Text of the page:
Town officials hope to hire a contractor this month to demolish the former Amore restaurant building, a preliminary step toward the eventual construction of the Longboat Key Arts, Culture and Education Center.
The former restaurant building, located next to the Publix Supermarket, was acquired by the town in January 2017 for $2.2 million as an addition to city-owned property already committed to the Arts, Culture and Education Center project.
Town Manager Tom Harmer said the deadline for bids is Nov. 16, and the contract should be awarded by the end of the month. Prospective bidders were given a familiarization tour of the property last week.
Demolition should take about six to eight weeks, Harmer said.
Longboat Key is using a $400,000 grant from Sarasota County to pay for the demolition and related site work. Once the former restaurant building is gone, the town plans to create a temporary open space for public events, such as concerts, exhibits and even movies for residents.
Harmer said the town will also need to mitigate a low-grade wetland site on the property before any sort of construction can begin. Plus, a portion of the property slopes and will have to be leveled to create the public space.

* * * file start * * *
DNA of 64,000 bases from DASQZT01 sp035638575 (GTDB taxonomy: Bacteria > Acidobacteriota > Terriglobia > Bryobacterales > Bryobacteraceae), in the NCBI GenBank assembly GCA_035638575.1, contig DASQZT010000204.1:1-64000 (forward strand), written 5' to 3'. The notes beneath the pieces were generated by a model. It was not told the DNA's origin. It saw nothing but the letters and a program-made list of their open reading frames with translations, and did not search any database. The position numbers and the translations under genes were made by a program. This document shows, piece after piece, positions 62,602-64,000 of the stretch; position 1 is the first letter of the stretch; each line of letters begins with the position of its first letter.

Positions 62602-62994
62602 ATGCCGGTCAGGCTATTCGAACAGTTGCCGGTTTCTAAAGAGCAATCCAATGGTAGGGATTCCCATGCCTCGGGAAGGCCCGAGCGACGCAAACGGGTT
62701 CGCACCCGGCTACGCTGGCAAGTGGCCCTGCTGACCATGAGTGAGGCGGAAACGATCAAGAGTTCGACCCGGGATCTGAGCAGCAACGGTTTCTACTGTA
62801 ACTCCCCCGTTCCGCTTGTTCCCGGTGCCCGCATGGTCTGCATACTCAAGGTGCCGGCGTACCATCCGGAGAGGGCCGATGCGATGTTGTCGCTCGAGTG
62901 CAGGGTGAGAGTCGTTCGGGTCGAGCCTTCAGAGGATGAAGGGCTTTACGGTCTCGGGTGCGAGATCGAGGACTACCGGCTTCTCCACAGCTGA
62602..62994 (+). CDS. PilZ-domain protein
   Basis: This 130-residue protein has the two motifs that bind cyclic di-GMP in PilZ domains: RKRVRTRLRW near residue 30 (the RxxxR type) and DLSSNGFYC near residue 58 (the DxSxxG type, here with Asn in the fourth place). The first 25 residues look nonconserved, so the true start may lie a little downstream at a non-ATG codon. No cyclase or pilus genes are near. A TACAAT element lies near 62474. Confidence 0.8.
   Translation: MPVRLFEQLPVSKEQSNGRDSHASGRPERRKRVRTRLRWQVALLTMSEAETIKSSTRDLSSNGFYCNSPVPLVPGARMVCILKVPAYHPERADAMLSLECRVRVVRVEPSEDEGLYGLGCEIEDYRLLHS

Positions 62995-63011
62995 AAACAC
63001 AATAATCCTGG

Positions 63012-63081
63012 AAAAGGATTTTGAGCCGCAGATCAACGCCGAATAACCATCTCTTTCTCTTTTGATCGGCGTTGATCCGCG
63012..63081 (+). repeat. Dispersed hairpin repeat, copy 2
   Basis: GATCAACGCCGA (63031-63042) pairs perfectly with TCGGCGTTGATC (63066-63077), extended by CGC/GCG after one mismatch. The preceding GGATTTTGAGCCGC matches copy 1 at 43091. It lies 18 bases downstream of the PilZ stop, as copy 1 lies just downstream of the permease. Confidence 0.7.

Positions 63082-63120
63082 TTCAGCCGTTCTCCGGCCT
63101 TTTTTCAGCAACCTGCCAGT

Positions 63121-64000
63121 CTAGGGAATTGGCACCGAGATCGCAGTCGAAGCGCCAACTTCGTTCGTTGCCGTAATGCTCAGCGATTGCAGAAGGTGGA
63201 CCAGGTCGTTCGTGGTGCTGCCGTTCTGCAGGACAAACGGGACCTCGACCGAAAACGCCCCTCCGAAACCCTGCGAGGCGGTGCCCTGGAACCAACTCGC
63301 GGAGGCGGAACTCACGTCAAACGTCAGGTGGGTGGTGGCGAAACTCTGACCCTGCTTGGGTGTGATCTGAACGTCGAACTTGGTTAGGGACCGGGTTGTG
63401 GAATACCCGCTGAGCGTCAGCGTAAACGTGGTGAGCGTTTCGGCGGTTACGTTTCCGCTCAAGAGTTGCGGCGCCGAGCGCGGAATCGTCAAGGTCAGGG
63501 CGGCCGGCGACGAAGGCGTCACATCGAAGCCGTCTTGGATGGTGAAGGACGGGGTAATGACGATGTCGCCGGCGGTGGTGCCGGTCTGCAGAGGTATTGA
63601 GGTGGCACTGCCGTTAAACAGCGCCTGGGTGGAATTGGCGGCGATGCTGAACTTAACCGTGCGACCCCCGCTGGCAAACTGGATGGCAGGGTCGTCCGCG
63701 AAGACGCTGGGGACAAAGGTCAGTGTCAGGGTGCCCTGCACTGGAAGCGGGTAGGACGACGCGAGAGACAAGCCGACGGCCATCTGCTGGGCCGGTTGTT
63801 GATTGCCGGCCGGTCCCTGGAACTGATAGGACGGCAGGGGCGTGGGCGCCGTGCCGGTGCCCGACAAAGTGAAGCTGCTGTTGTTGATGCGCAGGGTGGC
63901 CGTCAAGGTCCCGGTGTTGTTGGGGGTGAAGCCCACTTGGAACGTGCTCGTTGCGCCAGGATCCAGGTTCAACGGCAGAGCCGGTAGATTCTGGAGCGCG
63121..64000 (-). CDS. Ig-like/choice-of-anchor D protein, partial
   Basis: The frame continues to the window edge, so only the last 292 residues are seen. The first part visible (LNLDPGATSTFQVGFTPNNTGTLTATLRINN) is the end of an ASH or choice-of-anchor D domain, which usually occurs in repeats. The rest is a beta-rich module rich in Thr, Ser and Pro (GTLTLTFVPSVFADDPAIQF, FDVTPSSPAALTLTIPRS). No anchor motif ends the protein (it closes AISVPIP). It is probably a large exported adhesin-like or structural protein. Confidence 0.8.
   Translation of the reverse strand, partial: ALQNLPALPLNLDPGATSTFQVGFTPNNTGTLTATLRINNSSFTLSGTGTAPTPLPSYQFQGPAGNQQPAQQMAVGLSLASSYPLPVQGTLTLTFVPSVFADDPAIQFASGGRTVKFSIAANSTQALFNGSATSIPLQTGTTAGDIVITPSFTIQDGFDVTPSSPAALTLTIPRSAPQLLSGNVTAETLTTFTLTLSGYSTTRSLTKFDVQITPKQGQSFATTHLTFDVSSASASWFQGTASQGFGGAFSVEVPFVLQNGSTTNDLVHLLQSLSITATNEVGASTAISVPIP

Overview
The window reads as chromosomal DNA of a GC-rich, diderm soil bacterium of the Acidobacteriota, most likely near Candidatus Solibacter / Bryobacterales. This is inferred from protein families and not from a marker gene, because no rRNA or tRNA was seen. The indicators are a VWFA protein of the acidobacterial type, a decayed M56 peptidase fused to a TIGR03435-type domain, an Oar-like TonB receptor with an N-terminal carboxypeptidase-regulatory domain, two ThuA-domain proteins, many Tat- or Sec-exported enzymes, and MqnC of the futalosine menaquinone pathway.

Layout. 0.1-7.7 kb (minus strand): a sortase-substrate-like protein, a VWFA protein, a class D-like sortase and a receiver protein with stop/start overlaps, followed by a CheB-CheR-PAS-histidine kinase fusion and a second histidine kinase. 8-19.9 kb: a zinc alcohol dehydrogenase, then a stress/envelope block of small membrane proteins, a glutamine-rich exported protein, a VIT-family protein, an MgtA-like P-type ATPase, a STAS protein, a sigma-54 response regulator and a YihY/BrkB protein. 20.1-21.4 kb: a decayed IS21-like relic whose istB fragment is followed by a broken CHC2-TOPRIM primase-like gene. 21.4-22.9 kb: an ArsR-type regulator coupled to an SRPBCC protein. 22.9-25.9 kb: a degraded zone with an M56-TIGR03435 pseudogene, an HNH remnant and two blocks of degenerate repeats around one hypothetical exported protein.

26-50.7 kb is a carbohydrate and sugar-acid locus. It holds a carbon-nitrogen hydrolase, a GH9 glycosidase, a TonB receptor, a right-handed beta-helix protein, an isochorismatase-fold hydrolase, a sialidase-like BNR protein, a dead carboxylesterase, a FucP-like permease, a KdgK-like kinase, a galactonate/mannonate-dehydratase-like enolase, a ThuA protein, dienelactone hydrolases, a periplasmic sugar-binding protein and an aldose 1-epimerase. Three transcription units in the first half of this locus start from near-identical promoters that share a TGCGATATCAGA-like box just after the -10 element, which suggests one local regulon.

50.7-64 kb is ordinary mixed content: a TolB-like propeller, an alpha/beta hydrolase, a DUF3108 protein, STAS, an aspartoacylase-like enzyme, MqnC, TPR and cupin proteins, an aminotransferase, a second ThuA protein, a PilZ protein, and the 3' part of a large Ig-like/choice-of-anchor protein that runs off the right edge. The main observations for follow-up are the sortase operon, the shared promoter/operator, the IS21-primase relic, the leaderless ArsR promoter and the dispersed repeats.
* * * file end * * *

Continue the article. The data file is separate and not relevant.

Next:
Ringling College of Art and Design will ultimately operate the Arts, Culture and Education Center, but construction will not begin until the estimated $18 million needed are raised. The Longboat Key Foundation plans to raise most of the money to pay for construction costs through philanthropy and endowments. Fundraising is expected to be completed by 2020, when the project’s design team will be selected.
Ringling has said it hopes to get the building constructed by 2023. Included in the plan are classrooms, a black box theater and other amenities.
The town will lease the site to Ringling on a long-term basis. The college would be responsible for the operations.
ACE would serve as a replacement venue for the Longboat Key Center for the Arts, which was located in the Longbeach Village neighborhood at the northern end of the Key before its demolition in mid-2017. Developer Jim Claubaugh bought that site and is building The Preserve, a residential development of dozen, $1 million-plus, single-family homes.